It says absolutely nothing, and so despite the film developing (or attempting to develop) so much within the body of the film, we’re left with a rather empty finale.

But the performances, the score, the technical merits (art direction, cinematography, etc.) are all spectacular, with Chris Evans finally proving he’s more than a glorified super hero and Tilda Swinton creating such a bizarrely haunting character (although, this did feel like Effie Trinket’s evil mother).  The film’s best performances came from Kang-ho Song and Ah-sung Ko, who embodied not only their characters but the film itself, creating a haunting depiction of desperation and intelligence trapped in a harrowing situation.



Despite a few flaws, ‘Snowpiercer’ is a film that demands to be seen and dissected, discussed and debated; and that, to me, signifies a great movie.

I give the film a B+.  I flirted with an A-, or even an A, but as I rested on the film the flaws (or flaw) felt too much to ignore.  It's a very, VERY well made film, but it needed to leave me with a more fulfilled climax for it to have been an extraordinary film.  Oscar will look far away from this one, but I highly doubt anyone was thinking it had a chance there.

16 comments:

  1. Great review! I can't believe Weinstein didn't try harder for this either, it could've easily been a big summer release. Especially with Chris Evans starring in it.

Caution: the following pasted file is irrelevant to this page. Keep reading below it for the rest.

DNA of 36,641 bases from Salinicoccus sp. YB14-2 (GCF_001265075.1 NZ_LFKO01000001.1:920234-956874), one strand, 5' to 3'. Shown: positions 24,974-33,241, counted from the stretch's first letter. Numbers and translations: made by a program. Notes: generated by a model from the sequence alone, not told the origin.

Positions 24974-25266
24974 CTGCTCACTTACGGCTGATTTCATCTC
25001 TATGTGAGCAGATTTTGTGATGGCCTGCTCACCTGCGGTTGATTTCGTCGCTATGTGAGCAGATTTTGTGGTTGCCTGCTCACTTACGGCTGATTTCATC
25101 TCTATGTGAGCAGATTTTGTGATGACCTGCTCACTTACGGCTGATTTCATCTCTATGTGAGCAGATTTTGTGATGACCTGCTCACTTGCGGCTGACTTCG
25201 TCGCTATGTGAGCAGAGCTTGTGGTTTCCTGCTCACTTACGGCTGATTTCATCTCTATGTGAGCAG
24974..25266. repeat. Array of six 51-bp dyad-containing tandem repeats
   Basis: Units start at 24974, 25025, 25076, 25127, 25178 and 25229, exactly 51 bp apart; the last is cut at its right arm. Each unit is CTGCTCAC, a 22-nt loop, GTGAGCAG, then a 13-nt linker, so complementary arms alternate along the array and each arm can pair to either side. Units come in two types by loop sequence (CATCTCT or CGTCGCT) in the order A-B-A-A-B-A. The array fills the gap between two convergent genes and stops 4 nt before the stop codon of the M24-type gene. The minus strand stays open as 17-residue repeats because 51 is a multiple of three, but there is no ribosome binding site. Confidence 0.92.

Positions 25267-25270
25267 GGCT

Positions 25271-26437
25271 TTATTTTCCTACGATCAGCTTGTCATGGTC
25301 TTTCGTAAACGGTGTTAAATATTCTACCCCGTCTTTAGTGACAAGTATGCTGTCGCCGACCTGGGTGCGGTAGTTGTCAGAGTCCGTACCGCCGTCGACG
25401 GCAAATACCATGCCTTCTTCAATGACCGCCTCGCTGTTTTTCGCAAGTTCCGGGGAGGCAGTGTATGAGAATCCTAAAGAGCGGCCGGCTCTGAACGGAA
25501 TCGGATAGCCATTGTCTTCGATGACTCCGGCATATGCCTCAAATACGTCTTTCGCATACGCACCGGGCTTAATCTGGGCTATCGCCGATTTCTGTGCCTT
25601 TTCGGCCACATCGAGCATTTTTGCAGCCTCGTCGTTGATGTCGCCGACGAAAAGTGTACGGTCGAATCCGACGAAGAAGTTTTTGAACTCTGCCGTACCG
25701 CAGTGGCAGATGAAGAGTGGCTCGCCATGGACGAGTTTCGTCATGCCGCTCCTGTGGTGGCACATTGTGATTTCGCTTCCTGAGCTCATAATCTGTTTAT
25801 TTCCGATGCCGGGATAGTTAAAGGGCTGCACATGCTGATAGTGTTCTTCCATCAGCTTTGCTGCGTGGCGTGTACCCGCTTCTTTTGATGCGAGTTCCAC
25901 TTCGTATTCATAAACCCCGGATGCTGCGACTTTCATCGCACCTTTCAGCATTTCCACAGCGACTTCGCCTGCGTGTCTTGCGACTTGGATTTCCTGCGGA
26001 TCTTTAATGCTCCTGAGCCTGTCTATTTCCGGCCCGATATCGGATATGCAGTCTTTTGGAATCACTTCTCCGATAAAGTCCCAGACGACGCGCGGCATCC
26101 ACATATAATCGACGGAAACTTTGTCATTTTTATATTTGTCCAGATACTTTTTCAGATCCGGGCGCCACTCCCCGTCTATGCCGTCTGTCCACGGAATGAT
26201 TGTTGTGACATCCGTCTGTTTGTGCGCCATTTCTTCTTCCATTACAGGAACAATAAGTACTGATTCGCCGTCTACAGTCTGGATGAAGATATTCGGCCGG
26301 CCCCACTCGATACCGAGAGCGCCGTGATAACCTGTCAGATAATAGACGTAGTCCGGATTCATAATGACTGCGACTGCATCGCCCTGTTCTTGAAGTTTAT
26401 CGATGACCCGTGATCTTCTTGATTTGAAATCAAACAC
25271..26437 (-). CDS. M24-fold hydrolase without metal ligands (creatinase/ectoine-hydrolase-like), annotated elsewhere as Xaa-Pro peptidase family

There were some flaws, but I looked past a lot of them, but the one that does bother me is Jaime Bell's character's age. That one gets on my nerves.

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    1. Yeah...when Evans said that Bell was 18 (or was it 17?) I think I rolled my eyes. Like, he looks young, but stop it already. Just stop it.

      They should have cast Tye Sheridan ;-)

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  2. You aren't the first reviewer I've seen who has mentioned that the climax didn't measure up to the rest of the movie. Nevertheless I am very interested in this one, and I am even more intrigued after reading your terrific review. Since you described it as a "visual feast" it might actually be worth seeing in the theater.

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    1. It's so worth seeing on the big screen. The film just fills each and every frame beautifully. It's not the best looking film of the year, but it lends itself well to a larger format.

      The climax was a letdown, but it doesn't take away from the remainder of the experience. It only dampens my overall feeling towards the whole.

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  3. I really enjoyed the hell out of this film. It had everything I like about summer blockbusters but it had so much more. I think it's a film that needs to be seen more as I was extremely impressed by what I saw as well as the film's cast including Chris Evans who fucking sold that monologue near the end of the film.